Fundamental Review of Allocations

What is the Fundamental Review of Allocations Implementation Project?

The Department for Communities led a review to improve how social homes are allocated in Northern Ireland.

This included looking at the Housing Selection Scheme and the allocation processes.

This is called the Fundamental Review of Allocations (FRA).

As part of this review, the Department:

  • commissioned independent research
  • consulted on the recommendations
  • worked with us (and others including Housing Associations) to identify proposals for change

Twenty proposals to improve the social housing allocation system were identified. 

Public consultation on the proposed changes was carried out in 2017. A consultation outcome report was published in December 2020.

You can read the consultation documents and find out more about each of the 20 proposals at the Department for Communities' website: 

The Minister for Communities decided that:

  • eighteen proposals would be taken forward and
  • two proposals would need more investigation 
    • these related to the removal of Intimidation Points and Interim Accommodation Points

The Housing Executive is responsible for implementing the proposals in place.

We established the FRA Implementation Project to deliver the eighteen agreed changes and develop options for alternative proposals for the remaining two.

The Project will also:

  • consider the issues raised by respondents and
  • take forward targeted consultation with stakeholders throughout implementation of the changes

What this means for you

The current Housing Selection Scheme and Common Waiting List has been in place for more than 20 years.

It governs the allocation of all permanent social housing in Northern Ireland. 

Customers currently: 

  • complete a single application for social housing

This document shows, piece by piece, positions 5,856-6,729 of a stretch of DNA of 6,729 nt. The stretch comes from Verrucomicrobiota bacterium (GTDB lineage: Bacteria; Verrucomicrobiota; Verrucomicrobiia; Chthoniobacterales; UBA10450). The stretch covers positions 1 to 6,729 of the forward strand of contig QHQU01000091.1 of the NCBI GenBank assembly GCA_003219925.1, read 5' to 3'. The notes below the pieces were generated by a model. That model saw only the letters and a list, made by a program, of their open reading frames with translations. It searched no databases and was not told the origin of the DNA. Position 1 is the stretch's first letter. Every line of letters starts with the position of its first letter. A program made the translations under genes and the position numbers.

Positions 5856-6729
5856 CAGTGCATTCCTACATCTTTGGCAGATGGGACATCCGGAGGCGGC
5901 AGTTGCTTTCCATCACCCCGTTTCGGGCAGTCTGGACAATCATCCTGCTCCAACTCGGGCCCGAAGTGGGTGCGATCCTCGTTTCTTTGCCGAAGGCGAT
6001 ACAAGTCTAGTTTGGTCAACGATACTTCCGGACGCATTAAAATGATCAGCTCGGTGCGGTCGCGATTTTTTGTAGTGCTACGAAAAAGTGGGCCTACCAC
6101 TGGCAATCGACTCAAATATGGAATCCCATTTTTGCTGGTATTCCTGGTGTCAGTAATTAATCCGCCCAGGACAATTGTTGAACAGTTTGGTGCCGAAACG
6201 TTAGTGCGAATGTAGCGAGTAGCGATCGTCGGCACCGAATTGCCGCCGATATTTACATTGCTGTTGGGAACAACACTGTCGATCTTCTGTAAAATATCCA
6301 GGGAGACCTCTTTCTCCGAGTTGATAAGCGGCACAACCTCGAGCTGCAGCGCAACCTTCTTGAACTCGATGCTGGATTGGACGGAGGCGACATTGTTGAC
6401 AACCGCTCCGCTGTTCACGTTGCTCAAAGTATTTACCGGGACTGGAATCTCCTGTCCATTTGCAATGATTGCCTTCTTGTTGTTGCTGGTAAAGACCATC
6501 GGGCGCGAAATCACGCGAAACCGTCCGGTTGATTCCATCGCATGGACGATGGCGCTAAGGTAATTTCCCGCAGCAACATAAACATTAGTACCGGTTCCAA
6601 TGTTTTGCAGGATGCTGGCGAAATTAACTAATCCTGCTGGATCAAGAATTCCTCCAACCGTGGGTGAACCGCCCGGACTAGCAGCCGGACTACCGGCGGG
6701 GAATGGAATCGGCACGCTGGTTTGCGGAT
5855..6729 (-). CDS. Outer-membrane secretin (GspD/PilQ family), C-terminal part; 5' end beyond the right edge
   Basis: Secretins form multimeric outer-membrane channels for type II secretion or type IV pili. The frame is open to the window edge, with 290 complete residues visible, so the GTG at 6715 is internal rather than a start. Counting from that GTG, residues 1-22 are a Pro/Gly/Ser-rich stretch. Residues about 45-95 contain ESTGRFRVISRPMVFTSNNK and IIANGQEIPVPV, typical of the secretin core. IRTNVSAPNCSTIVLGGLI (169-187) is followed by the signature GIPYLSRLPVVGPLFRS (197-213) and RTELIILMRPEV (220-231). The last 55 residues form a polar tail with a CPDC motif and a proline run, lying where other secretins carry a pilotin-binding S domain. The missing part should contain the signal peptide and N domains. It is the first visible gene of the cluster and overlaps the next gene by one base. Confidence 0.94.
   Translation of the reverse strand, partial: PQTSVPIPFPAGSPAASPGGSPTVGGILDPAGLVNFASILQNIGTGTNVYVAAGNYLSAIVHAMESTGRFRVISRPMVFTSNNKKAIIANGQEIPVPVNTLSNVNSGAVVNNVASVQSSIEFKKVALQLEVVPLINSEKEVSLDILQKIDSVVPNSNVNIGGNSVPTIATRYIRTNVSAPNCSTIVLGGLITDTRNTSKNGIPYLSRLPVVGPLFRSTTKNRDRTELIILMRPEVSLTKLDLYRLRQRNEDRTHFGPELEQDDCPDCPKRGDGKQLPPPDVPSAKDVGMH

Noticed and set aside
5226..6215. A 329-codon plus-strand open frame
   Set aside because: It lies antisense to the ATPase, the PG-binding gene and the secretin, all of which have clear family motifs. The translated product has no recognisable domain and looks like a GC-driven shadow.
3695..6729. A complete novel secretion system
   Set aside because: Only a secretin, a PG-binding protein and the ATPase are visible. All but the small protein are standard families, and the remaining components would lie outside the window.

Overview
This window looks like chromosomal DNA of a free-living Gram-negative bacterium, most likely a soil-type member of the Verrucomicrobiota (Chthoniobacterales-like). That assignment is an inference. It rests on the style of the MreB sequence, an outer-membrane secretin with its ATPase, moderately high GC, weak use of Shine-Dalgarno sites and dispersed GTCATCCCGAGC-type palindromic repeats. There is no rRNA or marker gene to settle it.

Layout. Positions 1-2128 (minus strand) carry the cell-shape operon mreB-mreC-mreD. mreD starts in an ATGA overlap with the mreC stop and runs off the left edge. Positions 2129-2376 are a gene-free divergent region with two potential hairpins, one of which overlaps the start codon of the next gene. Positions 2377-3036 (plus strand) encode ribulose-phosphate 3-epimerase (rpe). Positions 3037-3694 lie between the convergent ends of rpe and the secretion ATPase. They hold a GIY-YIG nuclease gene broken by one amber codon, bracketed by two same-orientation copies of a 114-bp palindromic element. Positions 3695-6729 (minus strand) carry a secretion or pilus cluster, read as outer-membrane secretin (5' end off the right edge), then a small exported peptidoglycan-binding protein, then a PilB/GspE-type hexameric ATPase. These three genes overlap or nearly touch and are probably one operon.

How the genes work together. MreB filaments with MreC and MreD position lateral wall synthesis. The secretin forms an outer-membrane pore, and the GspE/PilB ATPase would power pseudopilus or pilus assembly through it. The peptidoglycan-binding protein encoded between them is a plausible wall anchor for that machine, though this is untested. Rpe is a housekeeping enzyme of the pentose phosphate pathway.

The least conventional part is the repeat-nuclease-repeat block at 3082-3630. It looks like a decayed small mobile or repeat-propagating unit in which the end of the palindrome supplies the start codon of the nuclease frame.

• are assessed under the rules of the Housing Selection Scheme and
  • if eligible, are then added to the Common Waiting List

Social housing includes both Housing Executive and Housing Association homes. These homes are allocated to the applicant on the waiting list with the highest number of points.

Changes will now be made to the Housing Selection Scheme. These will ensure that those in the greatest housing need receive priority and that their time in need is recognised.

This will mean a better, more efficient service for people in housing need.

Every household on the waiting list will be informed of changes at key stages of the Project.

All households will receive a letter and information leaflet. These will explain the first group of changes. 

You can download these documents:

We will also inform political representatives and external stakeholders about these changes. 

You can access regular updates about the progress of the Project, at any time, on this webpage.

Overview of the Project

The Project began in 2022 and will close in 2025.

The changes will be implemented within four key delivery stages over three years.

Summary of changes within the key delivery stages

Proposal 1 
Independent, tenure neutral housing advice service for NI.

Proposal 5
Greater choice of areas (removal of the Greater Housing Area imposition). 

Proposal 15
Reduction from three to two reasonable offers.

Proposal 16
Social landlords may withdraw an offer in specified circumstances.

Proposal 6 
Greater use of mutual exchange service.

Proposal 12 and 14 
Social landlords should be able to make multiple offers directly and to as many applicants as they think necessary.

Proposal 17 and 18
Social landlord may withhold consent for policy assignments/successions to general needs and adapted accommodation.

Proposal 2 and 3
Measures to clarify ineligibility around unacceptable bahaviour for social housing and homelessness.

Proposal 19
Update Housing Selection Scheme to bring it in line with developments in Public Protection Arrangements Northern Ireland (PPANI).

Reassessment Exercise
All Applicants and Transfers on the Waiting List will be reassessed to ensure their points reflect their current housing circumstances (Proposals 8 and 11).

Proposal 4
The Housing Executive can meet their homelessness duty on a tenure neutral basis.

Proposal 7
Investigate how to strengthen the verification process and address inconsistencies in the award of intimidation points.

Proposal 8
Points should reflect current circumstances.

Proposal 9
Investigate alternative approaches for the award of points to applicants in any form of temporary accommodation.

Proposal 10
The Housing Selection Scheme should place Applicants into bands based on similar levels of need to meet longstanding housing need more effectively.
Proposal 11
The Housing Selection Scheme will be amended to generally align the number of bedrooms a household is assessed to need with the size criteria used in the Housing Cost element of Universal Credit / Housing Benefit.

Proposal 13
For difficult to let properties social landlords should be able to use choice-based lettings.

Proposal 20
The Housing Executive will lead a review to determine how specialised properties should be allocated.